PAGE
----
That unprosperous race of men, commonly called men of letters, are pretty much in the situation which lawyers and physicians probably would be in, upon the foregoing supposition. In every part of Europe, the greater part of them have been educated for the church, but have been hindered by different reasons from entering into holy orders. They have generally, therefore, been educated at the public expense; and their numbers are everywhere so great, as commonly to reduce the price of their labour to a very paltry recompence.

Before the invention of the art of printing, the only employment by which a man of letters could make any thing by his talents, was that of a public or private teacher, or by communicating to other people the curious and useful knowledge which he had acquired himself; and this is still surely a more honourable, a more useful, and, in general, even a more profitable employment than that other of writing for a bookseller, to which the art of printing has given occasion. The time and study, the genius, knowledge, and application requisite to qualify an eminent teacher of the sciences, are at least equal to what is necessary for the greatest practitioners in law and physic. But the usual reward of the eminent teacher bears no proportion to that of the lawyer or physician, because the trade of the one is crowded with indigent people, who have been brought up to it at the public expense; whereas those of the other two are encumbered with very few who have not been educated at their own. The usual recompence, however, of public and private teachers, small as it may appear, would undoubtedly be less than it is, if the competition of those yet more indigent men of letters, who write for bread, was not taken out of the market. Before the invention of the art of printing, a scholar and a beggar seem to have been terms very nearly synonymous. The different governors of the universities, before that time, appear to have often granted licences to their scholars to beg.

In ancient times, before any charities of this kind had been established for the education of indigent people to the learned professions, the rewards of eminent teachers appear to have been much more considerable. Isocrates, in what is called his discourse against the sophists, reproaches the teachers of his own times with inconsistency. "They make the most magnificent promises to their scholars," says he, "and undertake to teach them to be wise, to be happy, and to be just; and, in return for so important a service, they stipulate the paltry reward of four or five minae." "They who teach wisdom," continues he, "ought certainly to be wise themselves; but if any man were to sell such a bargain for such a price, he would be convicted of the most evident folly." He certainly does not mean here to exaggerate the reward, and we may be assured that it was not less than he represents it. Four minae were equal to thirteen pounds six shillings and eightpence; five minae to sixteen pounds thirteen shillings and fourpence. Something not less than the largest of those two sums, therefore, must at that time have been usually paid to the most eminent teachers at Athens. Isocrates himself demanded ten minae, or � 33:6:8 from each scholar. When he taught at Athens, he is said to have had a hundred scholars. I understand this to be the number whom he taught at one time, or who attended what we would call one course of lectures; a number which will not appear extraordinary from so great a city to so famous a teacher, who taught, too, what was at that time the most fashionable of all sciences, rhetoric. He must have made, therefore, by each course of lectures, a thousand minae, or � 3335:6:8. A thousand minae, accordingly, is said by Plutarch, in another place, to have been his didactron, or usual price of teaching. Many other eminent teachers in those times appear to have acquired great fortunes. Georgias made a present to the temple of Delphi of his own statue in solid gold. We must not, I presume, suppose that it was as large as the life. His way of living, as well as that of Hippias and Protagoras, two other eminent teachers of those times, is represented by Plato as splendid, even to ostentation. Plato himself is said to have lived with a good deal of magnificence. Aristotle, after having been tutor to Alexander, and most munificently rewarded, as it is universally agreed, both by him and his father, Philip, thought it worth while, notwithstanding, to return to Athens, in order to resume the teaching of his school. Teachers of the sciences were probably in those times less common than they came to be in an age or two afterwards, when the competition had probably somewhat reduced both the price of their labour and the admiration for their persons. The most eminent of them, however, appear always to have enjoyed a degree of consideration much superior to any of the like profession in the present times. The Athenians sent Carneades the academic, and Diogenes the stoic, upon a solemn embassy to Rome; and though their city had then declined from its former grandeur, it was still an independent and considerable republic.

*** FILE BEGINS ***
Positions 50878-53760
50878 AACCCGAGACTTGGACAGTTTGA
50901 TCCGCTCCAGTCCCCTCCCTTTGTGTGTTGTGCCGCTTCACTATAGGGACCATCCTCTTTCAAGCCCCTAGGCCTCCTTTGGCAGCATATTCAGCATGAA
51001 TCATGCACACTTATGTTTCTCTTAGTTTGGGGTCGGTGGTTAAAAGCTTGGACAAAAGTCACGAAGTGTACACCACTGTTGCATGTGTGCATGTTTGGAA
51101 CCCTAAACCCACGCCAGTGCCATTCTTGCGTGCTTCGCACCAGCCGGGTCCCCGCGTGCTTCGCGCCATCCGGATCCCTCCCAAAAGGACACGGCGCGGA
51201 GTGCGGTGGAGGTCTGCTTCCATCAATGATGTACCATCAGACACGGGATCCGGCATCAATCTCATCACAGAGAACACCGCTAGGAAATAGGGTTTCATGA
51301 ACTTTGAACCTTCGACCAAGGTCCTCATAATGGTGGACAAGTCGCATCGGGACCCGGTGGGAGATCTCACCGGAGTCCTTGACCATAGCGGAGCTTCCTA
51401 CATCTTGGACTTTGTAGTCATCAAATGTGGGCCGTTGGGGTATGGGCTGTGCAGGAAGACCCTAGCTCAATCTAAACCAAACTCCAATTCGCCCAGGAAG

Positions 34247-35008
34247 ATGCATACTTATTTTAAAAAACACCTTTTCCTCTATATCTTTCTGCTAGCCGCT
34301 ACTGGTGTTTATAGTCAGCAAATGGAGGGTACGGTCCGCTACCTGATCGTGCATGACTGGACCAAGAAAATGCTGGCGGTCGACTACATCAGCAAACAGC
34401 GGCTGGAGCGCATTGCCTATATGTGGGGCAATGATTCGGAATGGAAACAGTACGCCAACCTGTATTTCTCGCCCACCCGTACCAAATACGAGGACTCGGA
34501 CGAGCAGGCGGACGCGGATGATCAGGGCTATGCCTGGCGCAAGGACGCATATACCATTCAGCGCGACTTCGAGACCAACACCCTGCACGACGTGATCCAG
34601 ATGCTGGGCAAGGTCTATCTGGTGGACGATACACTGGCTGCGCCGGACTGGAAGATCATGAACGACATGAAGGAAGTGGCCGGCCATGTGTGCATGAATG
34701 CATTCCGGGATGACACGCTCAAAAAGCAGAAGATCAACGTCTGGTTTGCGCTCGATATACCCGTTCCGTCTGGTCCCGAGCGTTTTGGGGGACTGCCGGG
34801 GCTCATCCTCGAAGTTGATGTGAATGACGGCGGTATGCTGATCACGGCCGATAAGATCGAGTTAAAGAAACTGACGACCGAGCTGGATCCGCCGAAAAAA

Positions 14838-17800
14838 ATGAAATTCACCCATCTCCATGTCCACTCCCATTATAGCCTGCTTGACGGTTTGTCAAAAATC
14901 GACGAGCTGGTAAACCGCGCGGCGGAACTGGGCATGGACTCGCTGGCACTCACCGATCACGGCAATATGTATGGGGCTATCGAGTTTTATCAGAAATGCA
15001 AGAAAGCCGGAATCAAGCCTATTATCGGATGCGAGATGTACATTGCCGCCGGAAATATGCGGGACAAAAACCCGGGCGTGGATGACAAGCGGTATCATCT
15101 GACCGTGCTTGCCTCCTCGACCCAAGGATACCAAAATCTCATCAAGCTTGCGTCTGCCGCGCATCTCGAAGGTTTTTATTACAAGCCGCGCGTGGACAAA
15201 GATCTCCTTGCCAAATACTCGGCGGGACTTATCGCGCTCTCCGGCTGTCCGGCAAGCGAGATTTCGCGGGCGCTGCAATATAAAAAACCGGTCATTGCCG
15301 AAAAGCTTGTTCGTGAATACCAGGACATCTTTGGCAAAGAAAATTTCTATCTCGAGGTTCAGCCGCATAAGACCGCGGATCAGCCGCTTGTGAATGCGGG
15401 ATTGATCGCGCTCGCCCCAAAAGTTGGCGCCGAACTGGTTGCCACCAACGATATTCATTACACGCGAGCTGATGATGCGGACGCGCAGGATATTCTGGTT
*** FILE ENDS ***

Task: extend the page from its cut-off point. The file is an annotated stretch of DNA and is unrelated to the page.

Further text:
Carneades, too, was a Babylonian by birth; and as there never was a people more jealous of admitting foreigners to public offices than the Athenians, their consideration for him must have been very great.

This inequality is, upon the whole, perhaps rather advantageous than hurtful to the public. It may somewhat degrade the profession of a public teacher; but the cheapness of literary education is surely an advantage which greatly overbalances this trifling inconveniency. The public, too, might derive still greater benefit from it, if the constitution of those schools and colleges, in which education is carried on, was more reasonable than it is at present through the greater part of Europe.